Sue Cooke Tests out the New Kia Stonic
I recently read a quote from ‘Antiques Roadshow’ expert Paul Atterbury who when asked about antiques of the future, states ‘although it may sound ridiculous, people are going to start collecting interesting diesel cars’. Which firmly places diesel cars in the realms of not easily available. Some car manufacturers have already said that they won’t be making them after 2020.
But there are some excellent diesel-powered cars on the market, it’s the older versions that are polluting the atmosphere. When I have undertaken off-roading, I have always preferred descending 90-degree slopes in partnership with a powerful diesel sitting under the bonnet. And the newer models are extremely fuel efficient with low CO2 emissions, so you pay less road tax.
The new Kia Stonic is a compact SUV with a 1.6 litre diesel engine with very low emissions of 109g/km. It is Kia’s first entry into the B-segment SUV market which is expected to double to 2.2 million sales a year in Europe by 2020.
The Stonic is based on the latest Rio supermini and is powered by three high-efficiency, high-technology petrol and diesel powertrains from the Rio and the cee’d family. It is 70mm taller than the Rio and rides 42mm higher from the ground which gives it a clear SUV stance and a commanding view of the road ahead. I also road tested the 1 litre petrol engine which considering it was powering a larger than normal car, has surprising power just when I needed it for quick overtaking and getting on to a roundabout.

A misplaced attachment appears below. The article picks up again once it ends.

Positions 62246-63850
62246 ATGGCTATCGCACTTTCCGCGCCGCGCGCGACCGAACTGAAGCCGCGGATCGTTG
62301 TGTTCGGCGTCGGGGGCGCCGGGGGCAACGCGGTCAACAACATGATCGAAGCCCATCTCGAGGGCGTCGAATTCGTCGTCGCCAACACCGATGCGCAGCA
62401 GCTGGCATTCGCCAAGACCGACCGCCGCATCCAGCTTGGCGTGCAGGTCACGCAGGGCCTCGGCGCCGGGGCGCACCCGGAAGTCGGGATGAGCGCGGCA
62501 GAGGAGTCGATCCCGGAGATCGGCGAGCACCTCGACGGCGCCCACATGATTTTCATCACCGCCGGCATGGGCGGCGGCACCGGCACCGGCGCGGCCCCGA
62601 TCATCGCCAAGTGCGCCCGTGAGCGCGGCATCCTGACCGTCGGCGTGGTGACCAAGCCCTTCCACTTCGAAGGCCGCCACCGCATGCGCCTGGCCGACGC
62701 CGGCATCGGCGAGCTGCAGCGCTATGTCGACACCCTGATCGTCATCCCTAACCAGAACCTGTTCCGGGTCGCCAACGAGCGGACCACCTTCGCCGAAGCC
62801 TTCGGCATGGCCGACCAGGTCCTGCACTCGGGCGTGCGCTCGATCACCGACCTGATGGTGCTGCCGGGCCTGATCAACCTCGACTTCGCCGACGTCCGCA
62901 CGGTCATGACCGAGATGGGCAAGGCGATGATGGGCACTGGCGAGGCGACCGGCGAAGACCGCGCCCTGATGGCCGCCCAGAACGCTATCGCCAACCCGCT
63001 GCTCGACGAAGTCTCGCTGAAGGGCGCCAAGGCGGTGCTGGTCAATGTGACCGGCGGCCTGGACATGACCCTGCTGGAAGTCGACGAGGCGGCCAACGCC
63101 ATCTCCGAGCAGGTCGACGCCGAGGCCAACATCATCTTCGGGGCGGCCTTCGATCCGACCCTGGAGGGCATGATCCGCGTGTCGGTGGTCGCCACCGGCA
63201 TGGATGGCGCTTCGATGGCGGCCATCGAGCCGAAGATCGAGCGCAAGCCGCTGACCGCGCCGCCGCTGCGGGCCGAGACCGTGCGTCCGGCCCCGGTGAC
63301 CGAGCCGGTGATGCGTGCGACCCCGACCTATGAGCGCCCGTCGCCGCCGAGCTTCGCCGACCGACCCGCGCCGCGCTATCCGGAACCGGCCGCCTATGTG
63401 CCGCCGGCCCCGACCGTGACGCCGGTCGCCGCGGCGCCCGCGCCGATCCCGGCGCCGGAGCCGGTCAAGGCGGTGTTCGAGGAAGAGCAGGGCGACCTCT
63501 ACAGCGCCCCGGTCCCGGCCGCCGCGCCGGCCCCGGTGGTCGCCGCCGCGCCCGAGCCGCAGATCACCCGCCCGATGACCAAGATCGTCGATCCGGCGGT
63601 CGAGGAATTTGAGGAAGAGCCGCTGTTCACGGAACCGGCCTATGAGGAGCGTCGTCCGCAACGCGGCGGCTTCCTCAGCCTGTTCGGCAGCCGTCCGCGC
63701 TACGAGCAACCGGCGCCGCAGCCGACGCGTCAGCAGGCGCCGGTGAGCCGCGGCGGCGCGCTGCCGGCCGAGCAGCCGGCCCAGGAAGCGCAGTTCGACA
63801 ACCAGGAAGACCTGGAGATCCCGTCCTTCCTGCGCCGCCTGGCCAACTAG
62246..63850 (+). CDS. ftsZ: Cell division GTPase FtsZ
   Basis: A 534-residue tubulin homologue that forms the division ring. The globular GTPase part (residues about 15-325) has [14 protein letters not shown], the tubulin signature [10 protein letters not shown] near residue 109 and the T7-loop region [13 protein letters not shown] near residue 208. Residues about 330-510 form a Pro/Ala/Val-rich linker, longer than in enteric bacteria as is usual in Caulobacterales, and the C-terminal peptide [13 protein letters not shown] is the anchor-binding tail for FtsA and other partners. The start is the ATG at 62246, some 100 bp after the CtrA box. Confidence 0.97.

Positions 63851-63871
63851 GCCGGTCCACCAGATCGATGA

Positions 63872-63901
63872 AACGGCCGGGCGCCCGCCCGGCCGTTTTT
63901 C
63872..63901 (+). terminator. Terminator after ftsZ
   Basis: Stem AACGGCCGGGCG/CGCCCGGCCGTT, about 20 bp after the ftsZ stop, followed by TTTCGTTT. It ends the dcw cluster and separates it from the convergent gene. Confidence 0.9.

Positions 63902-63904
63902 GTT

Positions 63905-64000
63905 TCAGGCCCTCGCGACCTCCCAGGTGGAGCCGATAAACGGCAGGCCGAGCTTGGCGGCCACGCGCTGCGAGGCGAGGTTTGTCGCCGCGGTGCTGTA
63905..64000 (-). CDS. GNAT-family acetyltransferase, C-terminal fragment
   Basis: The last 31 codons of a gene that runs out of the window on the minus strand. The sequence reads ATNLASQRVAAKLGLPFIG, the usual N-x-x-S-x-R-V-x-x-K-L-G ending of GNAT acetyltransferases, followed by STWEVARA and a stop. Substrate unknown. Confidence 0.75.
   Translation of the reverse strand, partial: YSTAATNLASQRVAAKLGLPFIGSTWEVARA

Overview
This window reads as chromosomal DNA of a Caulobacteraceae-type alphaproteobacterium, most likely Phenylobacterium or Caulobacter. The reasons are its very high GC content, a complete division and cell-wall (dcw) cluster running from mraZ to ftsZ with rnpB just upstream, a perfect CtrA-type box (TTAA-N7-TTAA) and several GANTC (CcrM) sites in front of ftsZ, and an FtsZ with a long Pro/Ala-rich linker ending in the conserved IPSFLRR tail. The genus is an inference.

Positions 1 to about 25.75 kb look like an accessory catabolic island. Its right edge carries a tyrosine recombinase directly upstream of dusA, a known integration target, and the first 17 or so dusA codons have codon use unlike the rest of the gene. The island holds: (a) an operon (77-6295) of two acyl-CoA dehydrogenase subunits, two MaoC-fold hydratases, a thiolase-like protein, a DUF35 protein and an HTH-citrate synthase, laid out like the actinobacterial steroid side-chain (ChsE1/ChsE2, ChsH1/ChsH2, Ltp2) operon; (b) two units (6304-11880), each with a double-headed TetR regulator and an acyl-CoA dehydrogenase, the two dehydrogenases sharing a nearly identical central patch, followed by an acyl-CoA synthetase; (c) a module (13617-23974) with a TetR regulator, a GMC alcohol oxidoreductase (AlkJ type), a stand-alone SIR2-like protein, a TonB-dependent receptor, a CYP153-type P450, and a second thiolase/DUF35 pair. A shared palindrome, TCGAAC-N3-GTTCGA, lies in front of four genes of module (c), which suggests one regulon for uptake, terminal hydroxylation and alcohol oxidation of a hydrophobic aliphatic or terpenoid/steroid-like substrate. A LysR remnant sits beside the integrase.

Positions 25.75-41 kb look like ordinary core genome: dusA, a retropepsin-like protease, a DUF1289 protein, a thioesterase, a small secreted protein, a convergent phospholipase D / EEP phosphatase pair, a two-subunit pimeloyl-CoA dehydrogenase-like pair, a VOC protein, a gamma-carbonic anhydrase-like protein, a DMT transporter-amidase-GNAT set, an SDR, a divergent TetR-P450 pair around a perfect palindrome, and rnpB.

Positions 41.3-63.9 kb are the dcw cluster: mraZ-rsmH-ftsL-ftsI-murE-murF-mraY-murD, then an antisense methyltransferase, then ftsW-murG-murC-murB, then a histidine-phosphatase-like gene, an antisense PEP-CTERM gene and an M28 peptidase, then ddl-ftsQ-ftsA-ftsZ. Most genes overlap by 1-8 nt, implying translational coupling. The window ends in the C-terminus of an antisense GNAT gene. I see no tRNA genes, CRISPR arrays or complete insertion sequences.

I found the Stonic to be compact enough to park easily in an ancient multi-storey car park with tiny bays, ideal for cars built in the 1960s, but not ideal for today’s larger cars. The First Edition model has Blind Spot Detection with Rear Cross Traffic Alert, which prevents the car from being driven into the path of a vehicle approaching from an angle out of the driver’s eye-line. I had to merge into car park traffic from alongside a huge parked van so this really helped. All cars should have this technology.
Other standard features include links to Android Auto and Apple CarPlay via pre-downloaded smartphone apps, while advanced electronic driver assistance systems such as autonomous emergency braking, lane departure warning and automatic switching between high and low headlight beams are available.
Kia says the Stonic will account for between 8,000 and 10,000 sales a year in the UK and with our worsening weather conditions, it’s understandable that buyers are moving towards the advantages of SUVs. The Stonic has Cornering Brake Control to help the driver maintain control in bad weather or on poorly surfaced roads. All versions also have Hill-start Assist to prevent the car from rolling backwards when setting off on steep inclines.
The interior is spacious with comfortable seats and easy to use audio, air-con and sat nav systems and starting from £16,295, the Kia Stonic provides value for money for safe driving.
With the huge advantages of diesel powered cars, particularly on hilly roads I think they are a long way from becoming a collectable item.
Facts at a Glance
Model: Kia Stonic
Engine: 1 litre petrol T-GDi 118bhp 6 speed manual ISG
Performance: 0-60mph in 9.9 seconds and on to a top speed of 115 mph
CO2 emissions: 115g/km
Combined fuel consumption: 56.5mpg